The robust wood cranesbill (Geranium sylvaticum) thrives in the garden on perennial beds as well as in flower boxes on the balcony. Equipped with natural charm and robust nature, it is a pretty wild perennial for shady areas.
Profile of wood cranesbill:
Scientific name: Geranium sylvaticum
Plant family: geranium family (Geraniaceae)
Other names: woodland geranium
Sowing time: spring
Planting time: spring
Flowering period: May and July
Location: semi-shaded to shady
Soil quality: loamy, fresh to moderately moist, lime tolerant, nutritious, humus rich
These information are for temperate climate!
Use in: flower beds, single position, group planting, under tress, overgrowth, flower garden, natural garden, forest garden
Winter hardiness: hardy, USDA Plant Hardiness Zones: 4 (-32 °C / -25 °F)
Bee and insect friendly: yes
Plant characteristics and classification of wood cranesbill
Origin and occurrence of wood cranesbill
The wood cranesbill is native to large parts of Europe to western Siberia. Its preferred locations include meadows and tall herbaceous vegetation as well as forest edges and bushes.
Plant order of wood cranesbill
The wood cranesbill (Geranium sylvaticum) is one of the numerous garden-worthy species of the genus Geranium. It belongs to the geranium family (Geraniaceae) and was cultivated in gardens as early as the 17th century.
Characteristics of wood cranesbill
With a growth height of between 40 and 60 cm (16 and 24 in), the wood cranesbill is one of the stately, cluster-like meadow perennials. Leaves and flower shoots grow from its thick rhizome into a loose growth pattern. As with almost all cranesbill plants, the above-ground parts of the plant are equipped with glandular hair that exudes an aerial fragrance when touched. In autumn, shoots and leaves die and Geranium sylvaticum survives the cold season with its persistent rhizome.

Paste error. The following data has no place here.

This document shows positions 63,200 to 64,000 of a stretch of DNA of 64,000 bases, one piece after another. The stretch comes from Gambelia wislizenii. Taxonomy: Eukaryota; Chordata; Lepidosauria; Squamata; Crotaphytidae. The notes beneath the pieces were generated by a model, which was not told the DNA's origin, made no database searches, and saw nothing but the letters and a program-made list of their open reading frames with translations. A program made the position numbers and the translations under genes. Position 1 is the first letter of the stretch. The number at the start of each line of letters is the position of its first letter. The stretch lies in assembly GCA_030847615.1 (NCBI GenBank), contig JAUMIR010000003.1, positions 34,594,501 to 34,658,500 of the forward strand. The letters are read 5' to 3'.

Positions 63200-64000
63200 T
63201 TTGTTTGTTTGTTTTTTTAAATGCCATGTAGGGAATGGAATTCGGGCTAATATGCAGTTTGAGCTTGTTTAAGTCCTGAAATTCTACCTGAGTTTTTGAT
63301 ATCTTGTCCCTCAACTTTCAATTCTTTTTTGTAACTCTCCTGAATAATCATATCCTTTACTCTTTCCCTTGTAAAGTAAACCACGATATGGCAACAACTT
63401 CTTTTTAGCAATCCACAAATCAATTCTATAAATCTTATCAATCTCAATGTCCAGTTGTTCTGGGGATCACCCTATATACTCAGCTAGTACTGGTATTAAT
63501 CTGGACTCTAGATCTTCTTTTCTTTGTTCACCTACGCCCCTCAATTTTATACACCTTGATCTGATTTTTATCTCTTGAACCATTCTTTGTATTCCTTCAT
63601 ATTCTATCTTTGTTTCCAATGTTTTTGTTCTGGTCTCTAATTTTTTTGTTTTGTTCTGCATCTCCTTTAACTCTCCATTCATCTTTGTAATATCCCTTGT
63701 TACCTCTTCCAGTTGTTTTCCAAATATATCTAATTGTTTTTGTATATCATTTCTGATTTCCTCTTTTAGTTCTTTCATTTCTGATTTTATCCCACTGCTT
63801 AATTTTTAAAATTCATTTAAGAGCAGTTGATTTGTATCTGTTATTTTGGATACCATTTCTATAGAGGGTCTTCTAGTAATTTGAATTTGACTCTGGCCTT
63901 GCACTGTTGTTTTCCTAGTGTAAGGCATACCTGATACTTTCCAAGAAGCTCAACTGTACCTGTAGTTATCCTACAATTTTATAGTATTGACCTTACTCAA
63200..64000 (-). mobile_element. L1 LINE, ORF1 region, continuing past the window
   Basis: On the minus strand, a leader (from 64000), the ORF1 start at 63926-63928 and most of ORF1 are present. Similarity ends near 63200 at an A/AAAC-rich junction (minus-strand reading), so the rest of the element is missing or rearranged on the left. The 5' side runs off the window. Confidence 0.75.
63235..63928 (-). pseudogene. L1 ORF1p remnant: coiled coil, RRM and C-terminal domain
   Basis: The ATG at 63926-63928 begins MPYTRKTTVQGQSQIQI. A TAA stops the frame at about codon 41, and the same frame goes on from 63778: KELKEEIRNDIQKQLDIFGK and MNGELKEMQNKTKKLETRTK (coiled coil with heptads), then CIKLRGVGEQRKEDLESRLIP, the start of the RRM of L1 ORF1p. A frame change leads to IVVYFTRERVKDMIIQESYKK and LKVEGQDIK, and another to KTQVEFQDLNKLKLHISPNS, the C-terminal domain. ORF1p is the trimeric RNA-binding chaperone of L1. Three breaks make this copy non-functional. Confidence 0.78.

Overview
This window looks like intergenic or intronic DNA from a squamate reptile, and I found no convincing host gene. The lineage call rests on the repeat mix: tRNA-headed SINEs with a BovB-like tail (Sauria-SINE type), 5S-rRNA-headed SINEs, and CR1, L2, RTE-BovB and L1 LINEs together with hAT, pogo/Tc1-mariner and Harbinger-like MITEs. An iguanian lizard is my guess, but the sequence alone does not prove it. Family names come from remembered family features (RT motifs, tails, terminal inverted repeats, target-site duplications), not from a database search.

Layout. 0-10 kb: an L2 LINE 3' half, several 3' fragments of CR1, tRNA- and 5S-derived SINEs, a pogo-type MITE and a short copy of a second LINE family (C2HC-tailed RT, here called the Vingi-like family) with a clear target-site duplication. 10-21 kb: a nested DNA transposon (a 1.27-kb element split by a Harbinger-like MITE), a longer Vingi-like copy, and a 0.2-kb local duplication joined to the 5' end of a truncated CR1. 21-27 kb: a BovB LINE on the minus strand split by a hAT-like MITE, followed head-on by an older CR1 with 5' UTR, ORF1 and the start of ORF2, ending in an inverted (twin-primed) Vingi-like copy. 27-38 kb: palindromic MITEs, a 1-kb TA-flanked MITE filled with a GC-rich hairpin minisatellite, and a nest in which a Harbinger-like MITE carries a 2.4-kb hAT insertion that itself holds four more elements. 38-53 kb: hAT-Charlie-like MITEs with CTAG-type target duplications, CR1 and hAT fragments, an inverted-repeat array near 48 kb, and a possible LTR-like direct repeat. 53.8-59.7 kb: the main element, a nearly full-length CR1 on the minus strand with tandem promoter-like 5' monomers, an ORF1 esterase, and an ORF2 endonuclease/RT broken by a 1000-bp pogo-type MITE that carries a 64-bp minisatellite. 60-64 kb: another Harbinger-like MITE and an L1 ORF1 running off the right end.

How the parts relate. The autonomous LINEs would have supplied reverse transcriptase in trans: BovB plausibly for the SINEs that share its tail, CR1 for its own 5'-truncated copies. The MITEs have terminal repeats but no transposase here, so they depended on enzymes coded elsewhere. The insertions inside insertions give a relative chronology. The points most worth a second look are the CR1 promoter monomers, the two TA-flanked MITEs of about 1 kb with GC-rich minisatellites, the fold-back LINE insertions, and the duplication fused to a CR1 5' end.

The palmate leaves sit opposite to the shoots, have a strong green color and are pinnatifid lobes. The leaf tips are incised and the edge is sawn.
Between May and July, the wood cranesbill adorns itself with intensely colored, red-violet flowers that have a characteristic white center. The five-petaled, up to 3.5 cm (1.5 in) large flowers are usually in sets of two at the end of the flower stems.
After pollination, the woodland geranium forms the fruits of cranesbill-like shape typical of the plant family. When the seeds mature, the capsules often open explosively and throw the seeds far out.
Wood cranesbill – cultivation and care
The wood cranesbill prefers semi-shaded to shady places. If it is sufficiently cool and humid, you can plant it in a sunny location.
Soil rich in nutrients and humus is what Geranium sylvaticum likes best. The surface should always be fresh and well permeable.
The wood cranesbill can be easily grown from seeds and also ensures its distribution at suitable locations by self-sowing. The clusters can also be multiplied very well by division, as well as mature shoot cuttings that are cut in summer. If you don’t want this, you can prune off the fruits.
The best time to plant is spring. When used over a large area, six plants of the woodland geranium are expected per square meter (10 square feet).
The persistent wood cranesbill does not have to be regularly rejuvenated by division. However, if it spreads too much, you can dig out the cluster and divide it easily. The best time for this is spring.
Recently planted specimens of the woodland geranium should be watered regularly when it is dry to facilitate their growth.
A dose of compost in the spring boosts its growth.
If you cut back the stems after the main flower close to the ground, Geranium sylvaticum develops a second bloom.
Diseases and pests
Like all cranesbills, Geranium sylvaticum is spared from snail feeding. The wild perennial has also proven itself to be robust and healthy.
It is hardy, so no winter measures must be taken.
Use in the garden
Wood cranesbill is ideal for overgrowing in natural gardens and in open spaces. In sunny to half-shady perennial borders, it is a good partner for Canterbury bells, astilbe, goatsbeard and plantain lilies. There are also nice combinations with related cranesbill species such as the Himalayan cranesbill and Geranium gracile, both of which also love semi-shady and moist locations. Geranium sylvaticum copes well even in the shade of trees and bushes.